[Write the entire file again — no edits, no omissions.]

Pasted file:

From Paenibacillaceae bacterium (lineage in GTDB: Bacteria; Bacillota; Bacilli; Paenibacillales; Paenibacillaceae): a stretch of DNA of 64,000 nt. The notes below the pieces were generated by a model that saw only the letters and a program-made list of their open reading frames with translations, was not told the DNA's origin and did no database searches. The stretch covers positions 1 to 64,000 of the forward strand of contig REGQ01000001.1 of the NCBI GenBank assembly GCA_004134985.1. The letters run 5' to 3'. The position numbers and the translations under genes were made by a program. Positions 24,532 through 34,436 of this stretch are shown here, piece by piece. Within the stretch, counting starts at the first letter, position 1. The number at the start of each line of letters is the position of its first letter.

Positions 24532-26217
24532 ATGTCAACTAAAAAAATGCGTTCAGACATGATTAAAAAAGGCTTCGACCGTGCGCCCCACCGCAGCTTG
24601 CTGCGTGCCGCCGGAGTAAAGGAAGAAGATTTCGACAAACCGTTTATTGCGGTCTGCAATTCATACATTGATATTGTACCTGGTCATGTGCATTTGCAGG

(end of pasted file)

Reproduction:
From Paenibacillaceae bacterium (lineage in GTDB: Bacteria; Bacillota; Bacilli; Paenibacillales; Paenibacillaceae): a stretch of DNA of 64,000 nt. The notes below the pieces were generated by a model that saw only the letters and a program-made list of their open reading frames with translations, was not told the DNA's origin and did no database searches. The stretch covers positions 1 to 64,000 of the forward strand of contig REGQ01000001.1 of the NCBI GenBank assembly GCA_004134985.1. The letters run 5' to 3'. The position numbers and the translations under genes were made by a program. Positions 24,532 through 34,436 of this stretch are shown here, piece by piece. Within the stretch, counting starts at the first letter, position 1. The number at the start of each line of letters is the position of its first letter.

Positions 24532-26217
24532 ATGTCAACTAAAAAAATGCGTTCAGACATGATTAAAAAAGGCTTCGACCGTGCGCCCCACCGCAGCTTG
24601 CTGCGTGCCGCCGGAGTAAAGGAAGAAGATTTCGACAAACCGTTTATTGCGGTCTGCAATTCATACATTGATATTGTACCTGGTCATGTGCATTTGCAGG